How to fix this array copying problem in React?

I created an array using some data then I tried to copy it to the useState array. But it doesn’t work. Also, I viewed it using the console log. but line 49 logged before line 36. can I fix this?

Console -

Code -

 const retrieveCompany = async () =>{
        const colletionRef = collection(db, 'corporations');
        const q = query(colletionRef, orderBy('createdAt', "desc"));

        const unsub =  onSnapshot ( q,(snapshot) => {
           let list = [];
   async (doc) => {
              let newItem = {id:,};
              if(newItem.poc) {
                  let userData = await getDoc(newItem.poc);

                  newItem = {pocUser:, ...newItem}

              // await getPOSUser(;
              // list.push({ id:,});
        return () => {

You’re using an async callback inside the forEach(), but forEach() itself is not asynchronous. So the list will always be empty on line 50.

You probably want to use a combination of Promise.all() and map().

Let me know if you would like to see an example.

1 Like

@colinthornton please Can you give an example?

Let’s say you have a list of IDs ids.
Let’s say you have an asynchronous function fetchDocument that takes a single ID, and returns a promise that evaluates to some data.
Let’s say you want to fetch the document for every ID in the list and then log the entire list of documents.
That could look like this:

const ids = [1, 2, 3, 4, 5];
const docs = await Promise.all( (id) => {
    const doc = await fetchDocument(id);
    return doc;
1 Like

You could also use a for of loop:

const ids = [1, 2, 3, 4, 5];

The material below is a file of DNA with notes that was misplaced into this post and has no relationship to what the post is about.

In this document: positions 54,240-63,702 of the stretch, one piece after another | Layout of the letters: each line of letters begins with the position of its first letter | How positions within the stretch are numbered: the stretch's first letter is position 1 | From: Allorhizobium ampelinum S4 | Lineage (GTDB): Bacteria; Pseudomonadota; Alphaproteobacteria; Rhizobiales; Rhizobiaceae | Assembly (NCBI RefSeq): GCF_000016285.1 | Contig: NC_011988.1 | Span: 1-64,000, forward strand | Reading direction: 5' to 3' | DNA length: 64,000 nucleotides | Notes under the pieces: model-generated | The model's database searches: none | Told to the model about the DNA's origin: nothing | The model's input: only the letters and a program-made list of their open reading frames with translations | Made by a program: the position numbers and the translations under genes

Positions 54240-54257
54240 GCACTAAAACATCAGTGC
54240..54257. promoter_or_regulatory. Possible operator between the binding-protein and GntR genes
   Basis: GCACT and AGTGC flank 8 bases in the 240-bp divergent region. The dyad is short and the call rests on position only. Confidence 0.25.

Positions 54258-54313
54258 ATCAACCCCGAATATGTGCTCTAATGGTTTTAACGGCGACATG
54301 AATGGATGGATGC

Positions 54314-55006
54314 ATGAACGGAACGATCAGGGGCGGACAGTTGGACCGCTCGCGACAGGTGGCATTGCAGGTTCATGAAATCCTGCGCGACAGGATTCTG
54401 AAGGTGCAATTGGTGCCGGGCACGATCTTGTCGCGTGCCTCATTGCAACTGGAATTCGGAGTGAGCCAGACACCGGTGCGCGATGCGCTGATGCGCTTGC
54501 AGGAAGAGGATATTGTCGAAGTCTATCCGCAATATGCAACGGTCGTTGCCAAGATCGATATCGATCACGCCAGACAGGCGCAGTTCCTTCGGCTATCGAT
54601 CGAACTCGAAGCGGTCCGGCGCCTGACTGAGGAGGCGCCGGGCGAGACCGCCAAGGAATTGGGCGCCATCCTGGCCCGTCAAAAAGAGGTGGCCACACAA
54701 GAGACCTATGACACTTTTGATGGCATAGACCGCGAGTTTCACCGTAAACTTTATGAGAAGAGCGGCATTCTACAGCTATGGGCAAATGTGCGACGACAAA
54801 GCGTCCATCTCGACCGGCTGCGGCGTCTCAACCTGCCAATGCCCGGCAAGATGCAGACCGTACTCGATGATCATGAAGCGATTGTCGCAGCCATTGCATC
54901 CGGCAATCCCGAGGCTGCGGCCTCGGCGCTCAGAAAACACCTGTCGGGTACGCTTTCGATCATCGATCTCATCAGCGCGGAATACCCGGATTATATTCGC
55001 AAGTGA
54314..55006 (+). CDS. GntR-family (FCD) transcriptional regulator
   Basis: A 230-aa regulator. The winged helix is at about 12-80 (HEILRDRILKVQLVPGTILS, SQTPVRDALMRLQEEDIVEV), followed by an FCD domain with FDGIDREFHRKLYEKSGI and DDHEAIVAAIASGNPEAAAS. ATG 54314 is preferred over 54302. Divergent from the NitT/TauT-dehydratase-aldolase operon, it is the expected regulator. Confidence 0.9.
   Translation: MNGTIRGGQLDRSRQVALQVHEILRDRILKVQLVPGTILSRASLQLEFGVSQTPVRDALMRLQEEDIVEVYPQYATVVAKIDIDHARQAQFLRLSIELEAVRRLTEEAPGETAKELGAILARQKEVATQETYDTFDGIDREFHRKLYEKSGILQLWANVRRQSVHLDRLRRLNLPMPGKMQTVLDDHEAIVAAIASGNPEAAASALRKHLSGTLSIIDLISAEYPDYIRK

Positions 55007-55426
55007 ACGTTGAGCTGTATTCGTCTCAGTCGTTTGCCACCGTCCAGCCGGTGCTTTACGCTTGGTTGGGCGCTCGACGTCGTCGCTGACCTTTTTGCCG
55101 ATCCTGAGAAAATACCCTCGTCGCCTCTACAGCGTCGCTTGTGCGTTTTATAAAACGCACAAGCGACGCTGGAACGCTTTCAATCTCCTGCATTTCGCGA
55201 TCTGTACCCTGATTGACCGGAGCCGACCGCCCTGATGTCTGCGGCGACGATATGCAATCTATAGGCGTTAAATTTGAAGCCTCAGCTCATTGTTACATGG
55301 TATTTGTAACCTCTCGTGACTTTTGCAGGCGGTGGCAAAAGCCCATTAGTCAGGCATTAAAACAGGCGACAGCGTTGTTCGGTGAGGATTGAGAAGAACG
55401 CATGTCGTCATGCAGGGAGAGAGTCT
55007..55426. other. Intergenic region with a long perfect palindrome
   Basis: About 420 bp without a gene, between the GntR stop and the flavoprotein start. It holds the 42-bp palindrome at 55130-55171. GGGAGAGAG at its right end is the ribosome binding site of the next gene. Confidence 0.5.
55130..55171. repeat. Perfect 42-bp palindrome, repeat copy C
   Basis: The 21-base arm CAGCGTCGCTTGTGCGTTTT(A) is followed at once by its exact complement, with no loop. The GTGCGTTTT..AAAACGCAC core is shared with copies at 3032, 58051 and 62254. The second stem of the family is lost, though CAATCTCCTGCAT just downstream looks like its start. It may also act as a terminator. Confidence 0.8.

const docs = [];
for (const id of ids) 
  const doc = await fetchDocument(id);

As with @colinthornton suggestion, both of these code samples must be put into an async function to work.

I feel I should point out that there is one big difference to these two approaches though. With Promise.all() the fetches will be run at the same time in parallel. With await inside a for loop it will run sequentially, waiting for the first fetch to finish before starting the second, waiting for that to finish before moving onto the third, and so on. In theory, the parallel processing with Promise.all() should run faster so I would prefer it when parallelization is possible.

This is true regarding speed. The one disadvantage of the Promise.allapproach is that if any of the requests fail, the promise fails immediately. With my approach, you would get some data and know which ones failed (to be able to fetch again). It really depends on the application I suppose.

Side Note: The number of concurrent requests is limited by the browser, so if the number of requests made is more than 10 on Chrome (last I read), then the concurrency advantage becomes less of a speed factor the greater the number over 10 becomes.

1 Like

And sometimes you need sequential processing in which case Promise.all() is out, so @ravinduonline take notes, you’ll probably end up using both of these methods in your career.

(getting sidetracked here but…) Also, this is a pretty new API but they recently added Promise.allSettled() which works similarly but waits for all promises to finish, whether they succeed or fail. Haven’t got a chance to use it yet though.